Ideas to Help Cure Your Dogs Biting Habits
Appropriately named man’s best friend our dogs bring their owners loyalty, companionship & unconditional love. It can be a headache for us owners, with dogs that have a tendency to bite. Canine’s that bite can be a safety problem for people & other dogs, as well as exposing their owners to lawsuit liabilities. With some proper training & rehabilitation, the good news is that biting habits can in most cases, be cured.
The protection of territory & property is often a reason why dogs bite. Dogs can snap when they feel they are being threatened in some way, such as they think that their food, or toys are at risk of being taken. Some early training can help to reduce this behavior. Teach your canine to wait while you put his food before him. Train him to either sit or lie down, then remove the food bowl & put it back again. On occasions approach the bowl while he is eating & place treats inside. This method will help your dog to understand, he doesn’t need to feel threatened when you approach his food bowl.
Dogs who are afraid or unsure of their surroundings can commonly project that fear by reacting with biting. This fear is usually directed at strangers, visitors or neighbours. By exposing your dog to different people, animals & situations at an early age, it will help to significantly reduce their anxiety. As an example, make a trip to the vet clinic with your canine to meet the vet & get a feel for the place. Ask visitors to give your pooch some treats. This way, the dog learns that strangers are not an enemy or a reason to feel negative.
It’s important that behavioural training starts as soon as your canine is adopted. Join a local dog training class, or do some research of good training practices at home. Set boundaries on appropriate behaviour. Never teach your dog to chase people or show aggression towards others, even when playing. Dog’s don’t understand the difference between playing & real-life situations. Seek professional assistance from veterinarians, qualified dog trainers & animal behaviourists, if your canine’s biting habits don’t improve.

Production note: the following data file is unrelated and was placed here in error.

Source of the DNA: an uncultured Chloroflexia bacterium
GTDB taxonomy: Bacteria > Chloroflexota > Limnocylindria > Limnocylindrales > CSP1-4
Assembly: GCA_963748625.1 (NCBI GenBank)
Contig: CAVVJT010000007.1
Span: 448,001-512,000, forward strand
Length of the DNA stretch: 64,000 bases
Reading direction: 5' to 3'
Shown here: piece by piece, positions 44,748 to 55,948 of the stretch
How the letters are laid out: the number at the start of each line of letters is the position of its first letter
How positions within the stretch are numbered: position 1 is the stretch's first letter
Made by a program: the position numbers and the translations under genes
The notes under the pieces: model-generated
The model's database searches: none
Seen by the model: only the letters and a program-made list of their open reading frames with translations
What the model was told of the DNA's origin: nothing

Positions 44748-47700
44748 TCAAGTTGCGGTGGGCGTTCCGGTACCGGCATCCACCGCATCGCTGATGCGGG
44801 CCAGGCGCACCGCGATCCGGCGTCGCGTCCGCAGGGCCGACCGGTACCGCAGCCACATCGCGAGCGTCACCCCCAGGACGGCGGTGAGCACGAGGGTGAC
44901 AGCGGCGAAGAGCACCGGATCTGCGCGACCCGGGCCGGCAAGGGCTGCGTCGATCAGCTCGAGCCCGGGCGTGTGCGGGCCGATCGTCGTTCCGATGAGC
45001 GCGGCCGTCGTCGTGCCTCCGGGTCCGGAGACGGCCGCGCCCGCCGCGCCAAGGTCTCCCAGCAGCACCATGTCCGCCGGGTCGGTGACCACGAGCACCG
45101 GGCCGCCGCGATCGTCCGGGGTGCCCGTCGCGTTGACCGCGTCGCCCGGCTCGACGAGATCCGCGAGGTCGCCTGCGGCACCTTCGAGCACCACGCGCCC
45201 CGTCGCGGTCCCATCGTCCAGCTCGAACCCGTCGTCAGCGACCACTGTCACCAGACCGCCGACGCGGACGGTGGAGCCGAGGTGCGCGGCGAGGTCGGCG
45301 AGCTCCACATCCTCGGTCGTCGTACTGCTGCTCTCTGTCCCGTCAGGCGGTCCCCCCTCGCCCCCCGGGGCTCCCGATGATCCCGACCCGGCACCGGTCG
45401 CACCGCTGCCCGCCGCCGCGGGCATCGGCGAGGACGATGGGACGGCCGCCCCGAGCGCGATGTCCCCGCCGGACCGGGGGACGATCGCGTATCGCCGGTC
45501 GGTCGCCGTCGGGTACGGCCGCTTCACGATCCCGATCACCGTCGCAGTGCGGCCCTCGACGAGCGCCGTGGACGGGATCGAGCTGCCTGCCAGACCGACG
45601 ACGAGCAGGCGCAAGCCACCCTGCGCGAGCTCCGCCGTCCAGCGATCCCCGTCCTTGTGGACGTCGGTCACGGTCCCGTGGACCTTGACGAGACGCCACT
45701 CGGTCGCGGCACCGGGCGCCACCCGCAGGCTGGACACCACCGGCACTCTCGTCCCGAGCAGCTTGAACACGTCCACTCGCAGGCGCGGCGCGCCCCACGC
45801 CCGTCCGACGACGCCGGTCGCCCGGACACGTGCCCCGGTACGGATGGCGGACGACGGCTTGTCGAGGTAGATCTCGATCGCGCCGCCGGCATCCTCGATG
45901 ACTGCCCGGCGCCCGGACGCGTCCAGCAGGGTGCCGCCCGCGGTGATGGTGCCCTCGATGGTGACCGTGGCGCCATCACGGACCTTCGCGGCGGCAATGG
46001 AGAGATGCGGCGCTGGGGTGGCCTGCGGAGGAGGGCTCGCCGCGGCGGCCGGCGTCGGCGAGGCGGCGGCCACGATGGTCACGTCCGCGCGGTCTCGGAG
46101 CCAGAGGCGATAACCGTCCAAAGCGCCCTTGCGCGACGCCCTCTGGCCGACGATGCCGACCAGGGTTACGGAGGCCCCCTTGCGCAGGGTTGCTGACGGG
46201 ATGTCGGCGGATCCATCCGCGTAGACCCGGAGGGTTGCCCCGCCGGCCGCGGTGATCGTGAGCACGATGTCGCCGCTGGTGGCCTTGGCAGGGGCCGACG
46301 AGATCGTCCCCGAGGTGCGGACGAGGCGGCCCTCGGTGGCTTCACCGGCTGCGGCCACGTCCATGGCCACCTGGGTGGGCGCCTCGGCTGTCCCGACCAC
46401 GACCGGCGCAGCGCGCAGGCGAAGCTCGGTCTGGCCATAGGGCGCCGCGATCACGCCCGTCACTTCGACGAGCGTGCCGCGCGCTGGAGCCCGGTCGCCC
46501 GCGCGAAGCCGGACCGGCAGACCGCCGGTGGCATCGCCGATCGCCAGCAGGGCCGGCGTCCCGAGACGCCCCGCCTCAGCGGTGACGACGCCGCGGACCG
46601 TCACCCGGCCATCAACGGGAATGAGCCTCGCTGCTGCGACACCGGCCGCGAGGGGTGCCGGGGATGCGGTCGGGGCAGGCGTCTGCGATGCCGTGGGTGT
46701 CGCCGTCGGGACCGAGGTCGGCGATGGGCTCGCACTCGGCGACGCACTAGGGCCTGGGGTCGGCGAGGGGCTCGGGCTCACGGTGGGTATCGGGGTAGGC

Spaying And Neutering
Spaying or neutering a dog will reduce aggressive tendencies towards humans. A spayed or neutered dog is less likely to bite. This procedure will also minimize a canine’s desire to roam & create fights with other dogs. Consult your vet about the best age or time to spay or neuter your pet.
With the warm sunshine & temperatures increasing, it is time to get your hands dirty in the garden. Did you know that some flowers & plants & mulch can be toxic to your pets & make them feel sick when ingested? Here are some tips to help make your spring garden as safe as possible for your pets this year:
- Read Labels.
Lots of pesticides have chemicals that can be harmful to your fur babies if ingested. While in most cases, this may cause some minor stomach upsets, it pays to be careful. Before you purchase, read the packaging details on possible irritants & usage around pets.
- Consider Going Organic.
Organic planting is not only good for you, but for the environment too. While composting is an excellent addition to the garden’s soil, be aware of its contents. As an example: certain fruits & vegies, coffee grounds & moldy food can be harmful to your pets. To be on the safe side, keep these types of items out of your compost mix.
- Research For Non-Toxic Flowers & Plants.
Before planting each spring, click on this website link which provides information on non/toxic plants & flowers for both cats & dogs.
- Be Mindful Of The Type Of Mulch To Use.
Mulch is another aspect of your garden you need to be extra careful with. As an example: cocoa mulch, if ingested by pets, can cause seizures & tremors. While it’s sweet smell can be attractive to your pets, it can cause serious problems when consumed. Compost like woodchips & straw are much better choices as they are less toxic.
- Build A Fence.
As dogs are curious creatures & may try to dig up your flower bed to sample any goodies, a fence will keep your dog away from your garden. If a fence is not an option, try to plant away from their reach. Place flowers & plants that might seem attractive to your curious pup in flower boxes or on high plant stands.
We know that cats groom themselves regularly, but there is only so much that your feline can do to help keep themselves healthy. The rest is up to us humans.
Long haired cats usually need daily grooming. As the coats of long haired cats mat & tangle easily, frequent grooming is necessary.
Even if your cat is short haired cat, regular grooming is also needed to help maintain good health. Brushing will cut down on shedding & the amount of hair being ingested with self grooming.